Why boxing's REALLY in trouble Ė itís not just the alphabets
23.10.07 - By Jason Peck: Imagine if the NFL only broadcast on premium channels like Showtime and HBO. Now imagine they have the audacity to charge $60 for the Superbowl.
Article posted on 23.10.2007
I'll tell you one thing Ė it sure as hell wouldn't have 100 million viewers.
Ask The Ring Magazine about the biggest threat to boxing. Without skipping a beat, theyíll point to the sanctioning bodies and talk of the chaos and uncertainty sown by the alphabets. Many readers triumph this claim Ė very rarely does a day pass by when I log on to Eastside without reading someone who complains of the crisis as though he just thought of it.
I'm sick of everyone treating the Ring like its editorials were carved into stone tablets. I don't support the alphabets either; they're stupid, inconsistent and inevitably prevent good fights from happening. But they're not the real problem.
Horse racing hasnít had a Triple Crown winner in 30 years, but few talk of the confusion there. In fact, cable TV still carries the Kentucky Derby, and Barbaroís death received far more attention than Leavander Johnsonís.
The real problem is unbelievably blatant. Itís the lack of access. In this day and age, boxing is more a cult sport than anything else. But the promoters act like it could fill stadiums.
Twenty years ago, boxing was broadcast on cable TV. That exposure resulted in more popularity, which lead to more fighters, which lead to more money, which attracted the top athletes to take up pugilism. Alphabet confusion hardly mattered. With boxing on top, fan demand and bigger purses could make any fight happen.
Today that situation has reversed itself. Premium channels like Showtime and HBO hold the rein, and actually prevent viewers from watching. Great fights that could make maniacs of the masses such as Morales-Barrera receive pay-per-view status, making them even more inaccessible. Consider also that the fans most likely to appreciate boxing come from a blue collar background. Hockey takes thousands in equipment; boxing requires two hands. In fact, many champions started boxing merely because they couldn't afford anything else.
If Iím shelling out $50 for a fight, I better get a bang for the proverbial buck. But many PPV cards have few undercards with little potential for real action, making them one of the worst deals in the sporting world.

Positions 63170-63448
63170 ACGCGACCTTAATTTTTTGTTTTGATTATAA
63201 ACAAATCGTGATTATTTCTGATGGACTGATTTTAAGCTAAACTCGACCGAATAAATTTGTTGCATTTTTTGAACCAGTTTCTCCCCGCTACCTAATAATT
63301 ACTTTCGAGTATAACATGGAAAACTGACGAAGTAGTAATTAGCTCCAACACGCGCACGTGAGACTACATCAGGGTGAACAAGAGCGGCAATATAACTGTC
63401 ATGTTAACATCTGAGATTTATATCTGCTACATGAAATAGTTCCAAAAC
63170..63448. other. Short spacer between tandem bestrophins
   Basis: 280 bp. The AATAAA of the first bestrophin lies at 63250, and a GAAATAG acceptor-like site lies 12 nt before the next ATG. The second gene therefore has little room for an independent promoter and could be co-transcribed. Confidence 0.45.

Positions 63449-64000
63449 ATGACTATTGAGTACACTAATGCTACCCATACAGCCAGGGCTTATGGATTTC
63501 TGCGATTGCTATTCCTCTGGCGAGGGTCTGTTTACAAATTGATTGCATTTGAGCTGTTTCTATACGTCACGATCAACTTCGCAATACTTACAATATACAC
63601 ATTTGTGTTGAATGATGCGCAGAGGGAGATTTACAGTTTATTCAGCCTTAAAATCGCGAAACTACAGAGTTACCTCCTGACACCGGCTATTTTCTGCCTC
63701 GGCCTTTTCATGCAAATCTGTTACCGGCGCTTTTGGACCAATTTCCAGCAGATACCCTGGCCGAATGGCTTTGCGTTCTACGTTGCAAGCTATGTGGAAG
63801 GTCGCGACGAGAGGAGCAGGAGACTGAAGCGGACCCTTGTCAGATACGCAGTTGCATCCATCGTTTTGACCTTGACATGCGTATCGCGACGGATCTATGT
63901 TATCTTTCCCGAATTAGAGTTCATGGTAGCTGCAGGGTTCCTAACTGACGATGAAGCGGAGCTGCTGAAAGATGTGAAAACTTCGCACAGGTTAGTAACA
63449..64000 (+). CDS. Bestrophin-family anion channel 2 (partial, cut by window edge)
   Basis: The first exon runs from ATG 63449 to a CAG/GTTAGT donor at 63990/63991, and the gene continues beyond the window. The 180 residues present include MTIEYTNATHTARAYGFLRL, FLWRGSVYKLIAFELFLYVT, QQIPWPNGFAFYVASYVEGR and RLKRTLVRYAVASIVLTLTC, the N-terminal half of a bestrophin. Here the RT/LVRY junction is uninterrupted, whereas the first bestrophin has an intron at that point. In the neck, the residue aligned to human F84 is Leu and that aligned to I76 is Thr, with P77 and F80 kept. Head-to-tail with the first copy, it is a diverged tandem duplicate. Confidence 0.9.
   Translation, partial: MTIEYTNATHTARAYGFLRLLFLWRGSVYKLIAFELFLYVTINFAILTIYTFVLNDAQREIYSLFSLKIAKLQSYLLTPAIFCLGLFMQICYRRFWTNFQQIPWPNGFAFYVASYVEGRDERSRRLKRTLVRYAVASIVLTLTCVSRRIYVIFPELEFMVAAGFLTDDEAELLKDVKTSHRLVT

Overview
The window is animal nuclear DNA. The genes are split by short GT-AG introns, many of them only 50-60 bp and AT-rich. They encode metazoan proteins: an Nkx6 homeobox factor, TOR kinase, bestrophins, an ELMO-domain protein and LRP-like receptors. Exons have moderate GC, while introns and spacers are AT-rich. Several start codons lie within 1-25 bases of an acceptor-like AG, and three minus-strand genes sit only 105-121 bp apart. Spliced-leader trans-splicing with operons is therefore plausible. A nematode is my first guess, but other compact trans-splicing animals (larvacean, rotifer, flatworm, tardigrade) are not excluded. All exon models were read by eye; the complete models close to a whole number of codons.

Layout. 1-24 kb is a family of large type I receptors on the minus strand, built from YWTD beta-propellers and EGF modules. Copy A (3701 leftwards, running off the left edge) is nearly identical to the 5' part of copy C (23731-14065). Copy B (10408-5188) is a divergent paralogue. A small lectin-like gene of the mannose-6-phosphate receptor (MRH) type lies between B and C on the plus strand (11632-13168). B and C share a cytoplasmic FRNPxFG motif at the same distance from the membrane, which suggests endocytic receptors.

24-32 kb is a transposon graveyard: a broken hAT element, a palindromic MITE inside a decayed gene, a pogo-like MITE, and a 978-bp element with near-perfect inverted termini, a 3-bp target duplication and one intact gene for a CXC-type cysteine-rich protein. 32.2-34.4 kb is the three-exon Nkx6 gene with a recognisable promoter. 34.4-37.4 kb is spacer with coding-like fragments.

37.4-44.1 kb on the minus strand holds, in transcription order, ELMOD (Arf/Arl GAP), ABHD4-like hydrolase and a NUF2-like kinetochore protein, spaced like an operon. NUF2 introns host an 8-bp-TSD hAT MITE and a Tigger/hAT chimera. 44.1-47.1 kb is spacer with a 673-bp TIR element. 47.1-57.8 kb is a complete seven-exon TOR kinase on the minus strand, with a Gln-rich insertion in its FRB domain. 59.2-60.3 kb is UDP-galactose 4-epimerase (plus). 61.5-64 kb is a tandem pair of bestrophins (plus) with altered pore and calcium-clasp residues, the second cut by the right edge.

The Associated Press estimates that 2.5 million homes shelled out $60 for a bad fight between Oscar De La Hoya and Floyd Mayweather. That essentially eliminated 2.5 million homes' worth of potential fans.
Ultimate Fighting Championship President Dana White once called boxing promotion an example of everything that could go wrong. I disagree with White most of the time Ė that his fighters have "quality", that his fights have "action", and that UFC demands more skill than boxing. But I agree whole-heartedly with his assessment of boxing.
White recognized the UFC's role as a niche sport, and turned that to his advantage by making his sport far more accessible. Mixed martial arts grace cable TV, and fight videos are available at the local Blockbuster to lure potential fans. I donít have to find the UFC. Itís just there.
White also realized that we live in a world more defined by YouTube than HBO. With the digital technology available, promoters could create fight videos with acceptable quality, then post them free of charge online. In fact, that could be a far better way to promote up and comers than any other method I can think of.
To hell with the titles. It goes back to greedy promoters and their failure to change.
People arenít stupid. They donít need a title. They donít need the one true champion. They need a good fight, and they know it when they it. Walk into a bar with a fight on the TV. That fight commands their attention when the action gets going.
It's a shame those fans will never see that fight.
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